Screenshot: YouTube (Jake Flores)

Jake Flores is a part-time stand-up comic, podcast host, and self-described “pizza delivery guy” who, in a strange twist of fate, recently found himself debating immigration policy with four Homeland Security agents in his home. The agents paid him an early morning visit last Sunday because of some jokes he tweeted about Cinco de Mayo.

On Saturday, the day of the holiday, which often sees white people acting like idiots, Flores tweeted:

Objectively speaking, a lot of people thought that was funny. Someone tasked with keeping our country safe from terrorists apparently did not.

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As frequent chroniclers of ICE’s nefarious campaigns across the country, we wanted to hear what it’s like to have the government wake you up to talk about your tweets and have the feds tell you, in no uncertain terms, that they’ll be reading your sex tweets from here on out.

In a statement to Splinter, ICE Press Secretary Jennifer Elzea confirmed her agency is aware of the tweets and investigating.

“The kind of language expressed in the tweets, even in an allegedly joking manner, is reckless and irresponsible. It potentially puts at risk those who have taken an oath to uphold the law and protect public safety,” she said.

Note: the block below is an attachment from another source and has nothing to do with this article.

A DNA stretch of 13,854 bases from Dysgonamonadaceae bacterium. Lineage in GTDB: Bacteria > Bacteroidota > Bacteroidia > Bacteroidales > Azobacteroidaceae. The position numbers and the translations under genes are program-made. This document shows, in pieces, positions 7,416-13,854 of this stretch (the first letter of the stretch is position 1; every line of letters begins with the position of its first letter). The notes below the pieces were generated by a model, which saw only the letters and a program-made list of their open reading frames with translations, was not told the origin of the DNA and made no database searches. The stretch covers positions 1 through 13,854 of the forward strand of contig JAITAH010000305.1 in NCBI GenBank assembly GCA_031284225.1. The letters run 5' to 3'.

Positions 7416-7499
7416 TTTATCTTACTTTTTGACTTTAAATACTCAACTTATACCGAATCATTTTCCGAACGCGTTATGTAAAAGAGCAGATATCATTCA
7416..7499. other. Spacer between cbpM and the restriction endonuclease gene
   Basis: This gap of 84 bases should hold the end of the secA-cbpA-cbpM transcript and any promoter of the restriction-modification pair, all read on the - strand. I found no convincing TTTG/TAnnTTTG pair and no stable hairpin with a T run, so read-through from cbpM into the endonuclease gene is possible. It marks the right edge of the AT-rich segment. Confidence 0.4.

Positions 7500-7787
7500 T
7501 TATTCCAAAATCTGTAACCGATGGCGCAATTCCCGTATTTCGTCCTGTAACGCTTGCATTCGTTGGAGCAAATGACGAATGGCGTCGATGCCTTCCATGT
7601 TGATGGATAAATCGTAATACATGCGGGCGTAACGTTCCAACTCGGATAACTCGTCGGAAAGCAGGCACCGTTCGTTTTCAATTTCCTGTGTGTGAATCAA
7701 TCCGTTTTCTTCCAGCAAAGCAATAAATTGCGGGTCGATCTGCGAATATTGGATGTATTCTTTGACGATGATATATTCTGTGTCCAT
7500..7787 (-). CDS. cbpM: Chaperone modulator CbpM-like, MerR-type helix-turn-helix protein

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This interview has been edited for clarity and length.

Can you take me through your thinking behind the tweets?

I am an extremely online person. Part of that is arguably an addiction and part of it is because there are all these gatekeepers in entertainment and comedy, so I get a lot of gigs and stuff that way, instead of through traditional channels.

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So I have a tendency, if I think of a joke, to just put it online and see what happens, see if it makes my friends laugh. It functions as a scratch pad for me to try things out, think about it later, and maybe work it into a stand-up bit. There’s not one really definite answer to “Why do you tweet,” right? It’s part of my creative process.

What was the initial response from your followers?

I mostly received positive feedback from people who thought it was funny. All of my friends and fans liked it, people were sharing it, which leads me to believe someone who doesn’t like me and was lurking—or a complete stranger—clearly narced.

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Tell me how the visit from Homeland Security actually went down after your tweets. Did you have any warning?

So I made this joke on Saturday. I went out that night, went to a concert, came back home, and was asleep on my couch. I woke up and heard someone banging on the door. I was feeling delirious. It’s loud, aggressive banging on this metal door, like BANG BANG BANG BANG BANG BANG. If I had recognized it for what it was, I probably wouldn’t have opened the door, but I thought it must be this repair guy and I wasn’t thinking.